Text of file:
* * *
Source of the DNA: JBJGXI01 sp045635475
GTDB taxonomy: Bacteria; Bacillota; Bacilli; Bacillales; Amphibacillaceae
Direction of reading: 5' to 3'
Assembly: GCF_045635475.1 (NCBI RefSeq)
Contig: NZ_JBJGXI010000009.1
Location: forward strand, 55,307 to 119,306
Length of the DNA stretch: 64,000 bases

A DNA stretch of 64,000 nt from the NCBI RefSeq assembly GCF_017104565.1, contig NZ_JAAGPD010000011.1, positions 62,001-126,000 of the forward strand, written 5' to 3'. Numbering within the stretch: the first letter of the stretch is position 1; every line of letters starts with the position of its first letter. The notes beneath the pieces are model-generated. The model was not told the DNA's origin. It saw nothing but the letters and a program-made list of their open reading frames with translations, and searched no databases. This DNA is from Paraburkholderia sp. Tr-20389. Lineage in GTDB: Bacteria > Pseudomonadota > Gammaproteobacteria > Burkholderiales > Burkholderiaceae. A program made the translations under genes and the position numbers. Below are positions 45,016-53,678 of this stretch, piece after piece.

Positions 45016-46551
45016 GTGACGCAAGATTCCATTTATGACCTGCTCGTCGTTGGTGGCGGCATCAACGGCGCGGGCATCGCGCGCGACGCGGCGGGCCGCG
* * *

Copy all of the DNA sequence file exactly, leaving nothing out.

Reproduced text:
Source of the DNA: JBJGXI01 sp045635475
GTDB taxonomy: Bacteria; Bacillota; Bacilli; Bacillales; Amphibacillaceae
Direction of reading: 5' to 3'
Assembly: GCF_045635475.1 (NCBI RefSeq)
Contig: NZ_JBJGXI010000009.1
Location: forward strand, 55,307 to 119,306
Length of the DNA stretch: 64,000 bases

A DNA stretch of 64,000 nt from the NCBI RefSeq assembly GCF_017104565.1, contig NZ_JAAGPD010000011.1, positions 62,001-126,000 of the forward strand, written 5' to 3'. Numbering within the stretch: the first letter of the stretch is position 1; every line of letters starts with the position of its first letter. The notes beneath the pieces are model-generated. The model was not told the DNA's origin. It saw nothing but the letters and a program-made list of their open reading frames with translations, and searched no databases. This DNA is from Paraburkholderia sp. Tr-20389. Lineage in GTDB: Bacteria > Pseudomonadota > Gammaproteobacteria > Burkholderiales > Burkholderiaceae. A program made the translations under genes and the position numbers. Below are positions 45,016-53,678 of this stretch, piece after piece.

Positions 45016-46551
45016 GTGACGCAAGATTCCATTTATGACCTGCTCGTCGTTGGTGGCGGCATCAACGGCGCGGGCATCGCGCGCGACGCGGCGGGCCGCG